Government measures accelerate coal-based power output, avoid major blackouts


New Delhi: Coal-based power generation has risen sharply this month as the Ministries of Power, Coal and Railways have made integrated bids to improve power supply to power stations from local sources and imports, preventing large-scale blackouts.
The latest available government data as of May 17 shows that daily production from domestic coal-based plants has increased by more than 31% to 3,244 MU (million units) this month from 2,465 MU throughout the month of May 2021.
Daily production of domestic coal-based plants combining local fuels with imported coal has more than doubled to 143 MU from 66 MU recorded in May last year.
This supports the power ministry’s move to ask states and generation companies to import coal to supplement the availability of domestic fuel as growth in power demand increases by huge margins in production, pushing the railway infrastructure to the limit.
Similarly, due to pressure on imports and intervention of the Ministry of Energy to resolve commercial issues between the states with purchase agreements with imported coal based plants, production from such plants increased by 10% to 160 MU from 145 MU in the same period. The month of 2021.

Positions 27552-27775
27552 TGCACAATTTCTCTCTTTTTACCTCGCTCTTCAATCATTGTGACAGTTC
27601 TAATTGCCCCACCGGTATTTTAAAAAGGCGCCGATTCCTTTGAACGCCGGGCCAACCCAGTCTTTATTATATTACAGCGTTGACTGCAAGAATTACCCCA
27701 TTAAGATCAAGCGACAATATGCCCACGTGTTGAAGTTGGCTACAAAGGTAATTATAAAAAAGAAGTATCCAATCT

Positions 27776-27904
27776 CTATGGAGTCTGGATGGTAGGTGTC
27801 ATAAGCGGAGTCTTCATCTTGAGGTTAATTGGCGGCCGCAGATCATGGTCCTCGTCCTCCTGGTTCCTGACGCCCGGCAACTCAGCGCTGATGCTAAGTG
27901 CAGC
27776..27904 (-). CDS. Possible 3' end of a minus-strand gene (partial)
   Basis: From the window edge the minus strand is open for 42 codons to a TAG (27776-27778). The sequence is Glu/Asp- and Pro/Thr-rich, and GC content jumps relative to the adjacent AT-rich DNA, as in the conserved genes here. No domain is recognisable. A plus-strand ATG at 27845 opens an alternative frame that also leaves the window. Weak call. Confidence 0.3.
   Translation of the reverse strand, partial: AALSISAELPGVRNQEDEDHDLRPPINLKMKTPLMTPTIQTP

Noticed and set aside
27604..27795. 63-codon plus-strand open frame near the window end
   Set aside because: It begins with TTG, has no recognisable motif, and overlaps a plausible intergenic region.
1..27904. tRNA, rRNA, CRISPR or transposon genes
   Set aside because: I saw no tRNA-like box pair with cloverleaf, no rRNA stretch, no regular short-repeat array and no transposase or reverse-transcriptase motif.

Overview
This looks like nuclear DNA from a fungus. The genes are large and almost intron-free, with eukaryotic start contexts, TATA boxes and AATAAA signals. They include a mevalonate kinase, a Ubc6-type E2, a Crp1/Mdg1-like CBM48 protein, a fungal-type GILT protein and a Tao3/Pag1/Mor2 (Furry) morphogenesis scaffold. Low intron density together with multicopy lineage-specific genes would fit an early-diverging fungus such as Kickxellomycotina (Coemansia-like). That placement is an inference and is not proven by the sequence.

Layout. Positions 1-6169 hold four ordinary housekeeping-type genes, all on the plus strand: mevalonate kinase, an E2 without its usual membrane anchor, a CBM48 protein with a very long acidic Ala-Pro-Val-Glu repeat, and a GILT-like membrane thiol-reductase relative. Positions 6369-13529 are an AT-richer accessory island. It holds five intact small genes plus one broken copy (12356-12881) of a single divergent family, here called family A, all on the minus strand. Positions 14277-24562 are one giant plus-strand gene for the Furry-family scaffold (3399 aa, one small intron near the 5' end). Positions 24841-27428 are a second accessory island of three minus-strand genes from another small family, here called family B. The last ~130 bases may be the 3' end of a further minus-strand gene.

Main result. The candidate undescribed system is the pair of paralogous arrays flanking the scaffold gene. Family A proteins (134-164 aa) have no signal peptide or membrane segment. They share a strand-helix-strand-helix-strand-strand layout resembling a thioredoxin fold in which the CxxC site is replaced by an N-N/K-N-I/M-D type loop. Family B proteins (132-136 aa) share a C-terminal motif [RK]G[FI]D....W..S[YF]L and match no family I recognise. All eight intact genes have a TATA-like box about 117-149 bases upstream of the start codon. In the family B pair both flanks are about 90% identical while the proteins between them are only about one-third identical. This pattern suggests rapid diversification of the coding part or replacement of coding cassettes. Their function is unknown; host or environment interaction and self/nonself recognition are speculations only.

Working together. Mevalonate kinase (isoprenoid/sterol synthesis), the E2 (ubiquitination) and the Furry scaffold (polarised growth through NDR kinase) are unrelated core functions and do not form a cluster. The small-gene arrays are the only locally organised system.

Overall, production based on imported coal increased by 43% to 303 MU in May 2021 from 211 MU.
While growth in generation has helped keep power shortfalls from getting worse, the real test of the measures taken by the government is ahead as fuel stocks at power plants remain low.
The Ministry of Power sees peak demand of 210-220 GW (gigawatts), which is possible during the humid period between July and September when monsoon affects coal mining and dispatch.
The sudden surge in electricity demand due to the early summer – and intensification – with strong recovery in economic activity, created inconsistencies between the speed at which coal is consumed and the supply reaches the power plant.
Coal India, which supplies 80% of the fuel for production, produced a record 622 million tonnes in 2021-22, an increase of 4.4%. But power demand rose about 15% in April and remains at the same level.
“I am not worried about today, I am worried about the monsoon. Today there is no shortage of coal to generate power. Like I’m getting my daily supply. If we do not increase the supply, I will have a shortage of coal in the monsoon. We have reserves of about 19.5 million tons. If I had 35-40 million tonnes, that would be great, “Power Minister RK Singh told TOI earlier this week.

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